Adult Years (Part IV - Breaking Through)
One comedy routine lead to another, and soon Kathy became famous on the comedy circuit. Kathy's popular appeal, unique persona, and refreshing sense of humor also attracted the attention of high profile comedy television shows, entertainment news programs, and talk shows. She has appeared on such programs as The Tonight Show, The Today Show, Good Morning America, CBS This Morning, Entertainment Tonight, Extra, Inside Edition, Turner Entertainment Report, CNN'S Show Biz Today, Real Life, and Geraldo.
After getting her start in comedy, Kathy eventually also caught the acting bug. She guest starred on “Touched by an Angel” and acted in the TV movie “Breaking Through”. However, the most significant role in all of Kathy’s acting career was the one in which she played herself in her one-woman Off-Broadway show called “Now Hear This!” (originally titled “Don’t Buck With Me”). The autobiographical show, which was put on in both Los Angeles and New York, garnered her a new slew of faithful fans as well as several awards and critical praise from both cities.
Kathy then went on to write and produce the television specials “Hear This!: Turning a Deaf Hear to Negativity” and the award-winning “No Labels, No Limits!”, receiving the CINE Golden Eagle Award for writing and producing and the Media Access Award for Outstanding Television Special for the latter.
Motivational Speaker and Author (Part V - A Powerhouse of Positive Thought)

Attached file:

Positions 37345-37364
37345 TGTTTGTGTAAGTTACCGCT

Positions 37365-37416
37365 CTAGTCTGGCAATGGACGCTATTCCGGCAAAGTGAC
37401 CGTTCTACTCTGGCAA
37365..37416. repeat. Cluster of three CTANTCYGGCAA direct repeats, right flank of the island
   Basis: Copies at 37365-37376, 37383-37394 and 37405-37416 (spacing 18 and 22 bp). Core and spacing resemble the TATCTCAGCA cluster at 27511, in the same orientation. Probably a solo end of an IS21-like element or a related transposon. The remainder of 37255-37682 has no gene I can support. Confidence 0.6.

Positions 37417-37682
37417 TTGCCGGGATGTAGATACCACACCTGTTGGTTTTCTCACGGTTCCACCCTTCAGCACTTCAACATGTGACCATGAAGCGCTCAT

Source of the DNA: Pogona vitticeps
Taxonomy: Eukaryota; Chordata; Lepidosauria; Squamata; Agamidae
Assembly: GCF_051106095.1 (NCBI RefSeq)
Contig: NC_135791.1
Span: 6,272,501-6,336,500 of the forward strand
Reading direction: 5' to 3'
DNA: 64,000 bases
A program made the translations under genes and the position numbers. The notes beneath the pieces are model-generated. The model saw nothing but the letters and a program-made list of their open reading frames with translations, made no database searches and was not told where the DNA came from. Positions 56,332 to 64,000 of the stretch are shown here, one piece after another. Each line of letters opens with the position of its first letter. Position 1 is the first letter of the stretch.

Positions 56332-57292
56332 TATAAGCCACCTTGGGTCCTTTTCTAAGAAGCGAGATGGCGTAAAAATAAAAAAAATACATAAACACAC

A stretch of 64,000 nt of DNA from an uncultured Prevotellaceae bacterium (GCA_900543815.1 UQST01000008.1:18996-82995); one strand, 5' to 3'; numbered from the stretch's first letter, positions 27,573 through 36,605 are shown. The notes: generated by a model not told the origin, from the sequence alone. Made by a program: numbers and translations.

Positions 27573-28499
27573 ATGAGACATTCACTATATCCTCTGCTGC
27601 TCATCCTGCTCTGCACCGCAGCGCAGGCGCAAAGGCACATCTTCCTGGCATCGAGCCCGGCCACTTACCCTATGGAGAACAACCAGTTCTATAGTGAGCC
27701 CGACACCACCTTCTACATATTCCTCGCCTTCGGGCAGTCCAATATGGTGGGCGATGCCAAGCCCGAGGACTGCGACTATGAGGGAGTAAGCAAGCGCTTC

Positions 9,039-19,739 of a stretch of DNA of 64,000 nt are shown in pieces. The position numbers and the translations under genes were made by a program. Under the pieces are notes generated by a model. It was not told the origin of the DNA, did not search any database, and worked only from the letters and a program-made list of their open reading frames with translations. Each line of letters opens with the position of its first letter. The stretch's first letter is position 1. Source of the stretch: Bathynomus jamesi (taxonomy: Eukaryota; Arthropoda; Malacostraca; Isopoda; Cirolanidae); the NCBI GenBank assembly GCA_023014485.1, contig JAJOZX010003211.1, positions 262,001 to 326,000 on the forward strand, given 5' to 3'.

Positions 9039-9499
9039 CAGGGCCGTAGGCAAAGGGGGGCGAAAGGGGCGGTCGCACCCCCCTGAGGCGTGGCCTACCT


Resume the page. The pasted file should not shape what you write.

It turned out that stand-up and acting wasn’t her only calling. Kathy accidentally discovered her gift for motivational speaking when she was hired to do a workshop for people with disabilities. "They gave me this book and wanted me to teach it to people in the audience. The book was complicated, full of pie charts and everything. I can't even read a 12-page comic book," she adds. "I look at the audience and think, 'I know what it's like to not have a job, to be on welfare, to have no self-esteem because society has placed labels on me.' I started talking about me." Since then, Kathy Buckley has traveled around the nation, speaking to teens, adults and seniors, spreading a message of positivism. “When Buckley speaks, whether to a crowd of 1,000 or on a one-on-one basis, her zest for life is evident. She's animated, laughing, but always graceful - a powerhouse of positive thought.” – remarked Rachel L. Miller of Road & Travel Magazine.